House Passes Semiautomatic Gun Ban After 18-Year Lapse

The House passed legislation Friday to revive a ban on semiautomatic guns, the first vote of its kind in years and a direct response to the firearms often used in the crush of mass shootings ripping through communities nationwide.

Once banned in the U.S., the high-powered firearms are now widely seen as the weapon of choice among young men responsible for many of the most devastating mass shootings. But Congress allowed the restrictions first put in place in 1994 on the manufacture and sales of the weapons to expire a decade later, unable to muster the political support to counter the powerful gun lobby and reinstate the weapons ban.

Speaker Nancy Pelosi pushed the vote toward passage in the Democratic-run House, saying the earlier ban “saved lives.”

The House legislation was shunned by Republicans, who dismissed it as an election-year strategy by Democrats. Almost all Republicans voted against the bill, which passed 217-213. It will likely stall in the 50-50 Senate.

The bill comes amid intensifying concerns about gun violence and after a spate of high-profile shootings: the supermarket shooting in Buffalo, New York; the massacre of schoolchildren in Uvalde, Texas; and the July Fourth shootings of revelers in Highland Park, Illinois.

Voters seem to be taking such election-year votes seriously as Congress splits along party lines and lawmakers are forced to go on the record with their views. A recent vote to protect same-sex marriage from potential Supreme Court legal challenges won a surprising amount of bipartisan support.

Bill has president’s backing

President Joe Biden, who was instrumental in helping secure the first semiautomatic weapons ban as a senator in 1994, encouraged passage, promising to sign the bill if it reached his desk. In a statement before the vote, his administration said, “We know an assault weapons and large-capacity-magazine ban will save lives.”

The Biden administration said that for the 10 years the ban was in place, mass shootings declined. “When the ban expired in 2004, mass shootings tripled,” the statement said.

Republicans stood firmly against limits on ownership of the high-powered firearms during an at times emotional debate ahead of voting.

“It’s a gun grab, pure and simple,” said Representative Guy Reschenthaler of Pennsylvania.

Said Georgia Representative Andrew Clyde, “An armed America is a safe and free America.”

Democrats argued that the ban on the weapons makes sense, portraying Republicans as extreme and out of step with Americans.

Representative Jim McGovern of Massachusetts said the weapons ban is not about taking away Americans’ Second Amendment rights but ensuring that children also have the right “to not get shot in school.”

Pelosi displayed a poster of a gun company’s advertisement for children’s weapons, smaller versions that resemble the popular AR-15 rifles and are marketed with cartoonlike characters. “Disgusting,” she said.

The bill would make it unlawful to import, sell or manufacture a long list of semiautomatic weapons. Representative Jerry Nadler of New York, chairman of the chamber’s Judiciary Committee, said it would exempt those already in possession.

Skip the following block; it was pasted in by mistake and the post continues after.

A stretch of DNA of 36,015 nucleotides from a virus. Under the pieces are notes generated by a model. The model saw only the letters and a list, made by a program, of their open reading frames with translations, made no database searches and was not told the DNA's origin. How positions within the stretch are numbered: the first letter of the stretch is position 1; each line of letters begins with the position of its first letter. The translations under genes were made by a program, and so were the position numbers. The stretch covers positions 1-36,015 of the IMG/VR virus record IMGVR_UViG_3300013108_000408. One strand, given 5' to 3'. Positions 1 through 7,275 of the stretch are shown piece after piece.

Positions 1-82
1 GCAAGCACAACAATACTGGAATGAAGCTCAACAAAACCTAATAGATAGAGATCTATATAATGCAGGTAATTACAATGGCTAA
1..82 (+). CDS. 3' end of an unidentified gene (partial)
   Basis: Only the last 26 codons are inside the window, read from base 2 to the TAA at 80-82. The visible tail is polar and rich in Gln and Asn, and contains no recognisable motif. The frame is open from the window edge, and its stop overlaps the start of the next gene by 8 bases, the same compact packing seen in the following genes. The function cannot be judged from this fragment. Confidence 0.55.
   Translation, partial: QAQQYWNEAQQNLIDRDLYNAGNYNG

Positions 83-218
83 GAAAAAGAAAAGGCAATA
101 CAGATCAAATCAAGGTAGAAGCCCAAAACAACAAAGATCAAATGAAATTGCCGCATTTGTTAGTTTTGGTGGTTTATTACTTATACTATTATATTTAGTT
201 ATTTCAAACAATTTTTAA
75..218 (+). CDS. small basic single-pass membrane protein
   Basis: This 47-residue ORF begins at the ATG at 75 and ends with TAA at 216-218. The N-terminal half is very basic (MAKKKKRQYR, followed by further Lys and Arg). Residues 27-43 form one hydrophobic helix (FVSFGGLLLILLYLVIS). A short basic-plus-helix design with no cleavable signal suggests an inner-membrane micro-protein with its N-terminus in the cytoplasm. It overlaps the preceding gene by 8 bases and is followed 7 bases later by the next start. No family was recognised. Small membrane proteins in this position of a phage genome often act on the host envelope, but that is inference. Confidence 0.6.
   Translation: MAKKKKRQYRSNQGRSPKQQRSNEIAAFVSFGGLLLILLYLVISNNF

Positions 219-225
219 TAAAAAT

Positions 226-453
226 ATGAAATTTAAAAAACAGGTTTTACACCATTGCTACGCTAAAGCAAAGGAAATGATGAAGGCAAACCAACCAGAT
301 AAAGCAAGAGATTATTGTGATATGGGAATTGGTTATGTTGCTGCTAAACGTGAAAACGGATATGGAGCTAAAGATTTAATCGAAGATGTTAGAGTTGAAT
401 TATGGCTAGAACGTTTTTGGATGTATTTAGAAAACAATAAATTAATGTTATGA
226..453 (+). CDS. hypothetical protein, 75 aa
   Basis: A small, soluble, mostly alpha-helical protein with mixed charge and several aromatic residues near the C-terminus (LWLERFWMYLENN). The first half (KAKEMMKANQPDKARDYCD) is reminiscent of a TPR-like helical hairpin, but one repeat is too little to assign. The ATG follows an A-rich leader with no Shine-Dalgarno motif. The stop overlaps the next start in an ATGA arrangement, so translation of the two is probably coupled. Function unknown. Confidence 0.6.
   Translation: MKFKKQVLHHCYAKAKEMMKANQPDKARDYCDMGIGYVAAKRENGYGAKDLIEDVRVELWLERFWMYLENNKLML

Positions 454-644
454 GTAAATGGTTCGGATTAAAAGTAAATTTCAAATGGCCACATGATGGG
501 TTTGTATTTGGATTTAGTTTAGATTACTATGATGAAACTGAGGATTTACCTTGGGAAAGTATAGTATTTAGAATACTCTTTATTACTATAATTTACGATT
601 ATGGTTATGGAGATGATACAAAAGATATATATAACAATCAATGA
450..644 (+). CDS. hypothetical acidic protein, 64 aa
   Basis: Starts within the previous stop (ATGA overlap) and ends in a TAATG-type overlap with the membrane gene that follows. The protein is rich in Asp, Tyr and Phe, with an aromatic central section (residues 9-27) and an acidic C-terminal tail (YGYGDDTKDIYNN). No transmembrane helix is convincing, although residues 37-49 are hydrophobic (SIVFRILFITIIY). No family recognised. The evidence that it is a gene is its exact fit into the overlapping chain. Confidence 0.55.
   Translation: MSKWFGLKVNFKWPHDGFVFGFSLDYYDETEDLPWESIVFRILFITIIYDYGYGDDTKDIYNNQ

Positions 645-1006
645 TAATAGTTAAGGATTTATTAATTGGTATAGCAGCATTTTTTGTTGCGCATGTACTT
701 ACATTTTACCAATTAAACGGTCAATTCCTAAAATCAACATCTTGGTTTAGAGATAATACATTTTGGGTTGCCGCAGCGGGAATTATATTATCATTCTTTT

Democrats pick battle

For the nearly two decades since the previous ban expired, Democrats had been reluctant to revisit the issue and confront the gun lobby. But voter opinions appear to be shifting, and Democrats dared to act before the fall election. The outcome will provide information for voters about where the candidates stand on the issue.

Democrats had tried to link the weapons ban to a broader package of public safety measures that would have increased federal funding for law enforcement. It’s something centrist Democrats in tough reelection campaigns wanted to shield them from their Republican opponents’ political attacks that they are soft on crime.

Pelosi said the House would revisit the public safety bills in August, when lawmakers are expected to return briefly to Washington to handle other remaining legislation, including Biden’s priority inflation-fighting package of health care and climate change strategies making its way in the Senate.

Congress passed a modest gun violence prevention package just last month in the aftermath of the tragic shooting of 19 schoolchildren and two teachers in Uvalde. That bipartisan bill was the first of its kind after years of failed efforts to confront the gun lobby, including after a similar 2012 mass tragedy at Sandy Hook Elementary School in Newtown, Connecticut.

That law provides for expanded background checks on young adults buying firearms, allowing authorities to access certain juvenile records. It also closes the so-called boyfriend loophole by denying gun purchases to those convicted of domestic abuse outside marriage.

The new law also frees up federal funding to the states, including for “red flag” laws that enable authorities to remove guns from those who would harm themselves or others.

But even that modest effort at halting gun violence came at time of grave uncertainty in the U.S. over restrictions on firearms as the more conservative Supreme Court is tackling gun rights and other issues.

Biden signed the measure two days after the Supreme Court’s ruling striking down a New York law that restricted people’s ability to carry concealed weapons.



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